**From New Scientist #986, 5th February 1976** [link]

The landlord of the Compleat Idiot likes to add spice to the day’s angling. Each angler starts by predicting everyone’s catch and there is a double scotch for each correct prediction afterwards. Yesterday no one was right about anyone, each man having predicted too few for those who beat him and too many for those who did not (including himself). Everyone caught at least one fish and all caught a different number. If I tell you the predictions (predictors down the left, persons predicted for across the top), can you work out the actual catches?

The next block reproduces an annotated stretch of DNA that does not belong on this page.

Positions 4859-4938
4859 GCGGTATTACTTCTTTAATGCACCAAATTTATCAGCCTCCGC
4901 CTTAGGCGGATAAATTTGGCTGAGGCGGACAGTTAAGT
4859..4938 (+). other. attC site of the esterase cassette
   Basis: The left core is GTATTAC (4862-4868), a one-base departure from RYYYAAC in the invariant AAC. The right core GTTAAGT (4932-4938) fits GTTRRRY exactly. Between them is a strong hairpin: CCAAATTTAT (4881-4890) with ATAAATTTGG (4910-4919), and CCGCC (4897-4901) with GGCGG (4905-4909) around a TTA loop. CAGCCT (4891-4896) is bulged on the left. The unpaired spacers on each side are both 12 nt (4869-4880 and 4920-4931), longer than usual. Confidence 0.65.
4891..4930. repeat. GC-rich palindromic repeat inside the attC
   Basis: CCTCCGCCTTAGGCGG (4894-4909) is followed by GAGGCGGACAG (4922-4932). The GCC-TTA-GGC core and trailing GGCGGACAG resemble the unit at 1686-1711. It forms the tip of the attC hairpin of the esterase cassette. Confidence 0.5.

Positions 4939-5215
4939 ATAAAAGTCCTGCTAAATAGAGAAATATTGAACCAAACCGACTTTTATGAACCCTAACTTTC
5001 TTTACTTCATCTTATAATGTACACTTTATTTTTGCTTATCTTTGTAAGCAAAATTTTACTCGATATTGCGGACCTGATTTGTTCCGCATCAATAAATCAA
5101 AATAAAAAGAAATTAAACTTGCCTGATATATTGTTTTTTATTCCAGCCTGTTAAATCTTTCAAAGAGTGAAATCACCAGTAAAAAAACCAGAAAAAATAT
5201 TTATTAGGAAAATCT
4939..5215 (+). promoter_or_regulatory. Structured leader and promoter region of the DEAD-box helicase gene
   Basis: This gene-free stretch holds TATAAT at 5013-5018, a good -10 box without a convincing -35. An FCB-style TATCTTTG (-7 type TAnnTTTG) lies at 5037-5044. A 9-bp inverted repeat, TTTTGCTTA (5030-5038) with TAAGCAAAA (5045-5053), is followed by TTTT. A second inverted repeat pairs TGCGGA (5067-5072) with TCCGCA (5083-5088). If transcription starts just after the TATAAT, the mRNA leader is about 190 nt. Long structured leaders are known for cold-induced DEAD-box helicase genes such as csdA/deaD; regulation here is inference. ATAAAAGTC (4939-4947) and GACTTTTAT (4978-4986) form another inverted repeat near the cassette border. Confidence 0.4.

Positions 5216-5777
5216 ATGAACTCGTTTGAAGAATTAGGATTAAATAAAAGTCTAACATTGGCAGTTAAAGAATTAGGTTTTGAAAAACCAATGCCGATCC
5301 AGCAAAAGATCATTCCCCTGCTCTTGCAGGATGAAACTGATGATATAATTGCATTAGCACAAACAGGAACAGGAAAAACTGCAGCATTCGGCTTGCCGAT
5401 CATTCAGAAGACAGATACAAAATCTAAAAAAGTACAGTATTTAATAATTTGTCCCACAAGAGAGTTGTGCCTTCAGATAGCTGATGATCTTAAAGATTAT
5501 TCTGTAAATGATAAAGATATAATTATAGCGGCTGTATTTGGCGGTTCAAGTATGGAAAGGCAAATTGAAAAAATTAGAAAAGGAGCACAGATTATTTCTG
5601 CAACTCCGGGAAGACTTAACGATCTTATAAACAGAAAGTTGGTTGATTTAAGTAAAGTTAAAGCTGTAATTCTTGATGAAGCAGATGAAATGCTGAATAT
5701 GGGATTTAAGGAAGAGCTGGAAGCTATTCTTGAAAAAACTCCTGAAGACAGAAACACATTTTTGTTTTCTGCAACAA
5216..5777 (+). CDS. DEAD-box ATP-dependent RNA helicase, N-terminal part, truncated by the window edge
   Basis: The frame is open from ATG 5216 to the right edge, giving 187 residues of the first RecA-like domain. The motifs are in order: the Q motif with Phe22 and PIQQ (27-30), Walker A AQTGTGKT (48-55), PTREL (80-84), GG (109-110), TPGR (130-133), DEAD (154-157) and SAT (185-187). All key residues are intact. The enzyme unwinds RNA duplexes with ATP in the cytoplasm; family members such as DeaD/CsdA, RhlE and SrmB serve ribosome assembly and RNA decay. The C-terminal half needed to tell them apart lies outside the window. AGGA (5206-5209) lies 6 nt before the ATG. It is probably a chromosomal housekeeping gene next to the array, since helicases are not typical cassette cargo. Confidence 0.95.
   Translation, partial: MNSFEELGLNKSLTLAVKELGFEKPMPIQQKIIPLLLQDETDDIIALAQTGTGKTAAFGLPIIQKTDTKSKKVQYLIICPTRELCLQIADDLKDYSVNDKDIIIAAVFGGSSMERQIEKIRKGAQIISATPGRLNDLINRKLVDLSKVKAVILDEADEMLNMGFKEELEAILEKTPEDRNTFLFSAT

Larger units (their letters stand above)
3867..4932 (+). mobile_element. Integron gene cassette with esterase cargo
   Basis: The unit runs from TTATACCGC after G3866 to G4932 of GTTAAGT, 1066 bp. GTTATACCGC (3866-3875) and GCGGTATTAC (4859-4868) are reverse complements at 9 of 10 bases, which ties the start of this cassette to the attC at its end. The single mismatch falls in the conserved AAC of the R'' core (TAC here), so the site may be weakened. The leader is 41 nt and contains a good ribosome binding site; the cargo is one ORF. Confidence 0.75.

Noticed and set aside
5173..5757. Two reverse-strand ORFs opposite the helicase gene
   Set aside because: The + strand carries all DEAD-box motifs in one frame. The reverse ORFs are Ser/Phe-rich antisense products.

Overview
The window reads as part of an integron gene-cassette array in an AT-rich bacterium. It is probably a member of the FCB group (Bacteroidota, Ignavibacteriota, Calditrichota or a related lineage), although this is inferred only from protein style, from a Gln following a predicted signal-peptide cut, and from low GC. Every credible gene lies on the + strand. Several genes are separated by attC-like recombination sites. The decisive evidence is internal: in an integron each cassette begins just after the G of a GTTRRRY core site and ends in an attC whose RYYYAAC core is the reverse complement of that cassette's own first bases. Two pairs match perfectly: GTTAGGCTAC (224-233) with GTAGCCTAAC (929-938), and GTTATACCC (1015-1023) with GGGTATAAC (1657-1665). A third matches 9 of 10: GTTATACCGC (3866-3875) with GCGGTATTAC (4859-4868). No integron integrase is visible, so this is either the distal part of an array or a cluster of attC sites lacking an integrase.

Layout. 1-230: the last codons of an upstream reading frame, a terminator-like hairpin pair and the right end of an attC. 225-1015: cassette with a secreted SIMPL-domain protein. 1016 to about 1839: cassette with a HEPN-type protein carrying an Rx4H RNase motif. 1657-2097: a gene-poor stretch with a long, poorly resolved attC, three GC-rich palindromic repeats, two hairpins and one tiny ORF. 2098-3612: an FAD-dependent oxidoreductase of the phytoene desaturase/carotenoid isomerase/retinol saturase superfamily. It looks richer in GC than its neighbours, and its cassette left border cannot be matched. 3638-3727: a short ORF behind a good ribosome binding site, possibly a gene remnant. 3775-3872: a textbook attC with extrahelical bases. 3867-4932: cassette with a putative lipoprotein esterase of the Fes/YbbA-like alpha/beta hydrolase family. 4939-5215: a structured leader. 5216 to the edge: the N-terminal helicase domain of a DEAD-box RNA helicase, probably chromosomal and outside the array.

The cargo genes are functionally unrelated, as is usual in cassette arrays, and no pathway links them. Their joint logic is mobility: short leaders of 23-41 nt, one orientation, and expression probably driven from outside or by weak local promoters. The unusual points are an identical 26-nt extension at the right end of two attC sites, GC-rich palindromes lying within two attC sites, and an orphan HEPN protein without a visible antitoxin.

[tantalizer435]

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This Python 3 program reuses the [[

`Interval()`

]] class I wrote forEnigma 70andEnigma 201.The program considers the possible orders of the anglers (from smallest catch to largest catch), and sees if intervals can be created that satisfy all the predictions.

It runs in 89ms.

Run:[ @repl.it ]Solution:The actual catches are: A=7, B=1, C=6, D=2, E=11, F=8.There is only one order that gives non-empty intervals for each angler. That is (B, D, C, A, F, E), from smallest catch to largest catch. And in this case each of the intervals defines a single possible amount.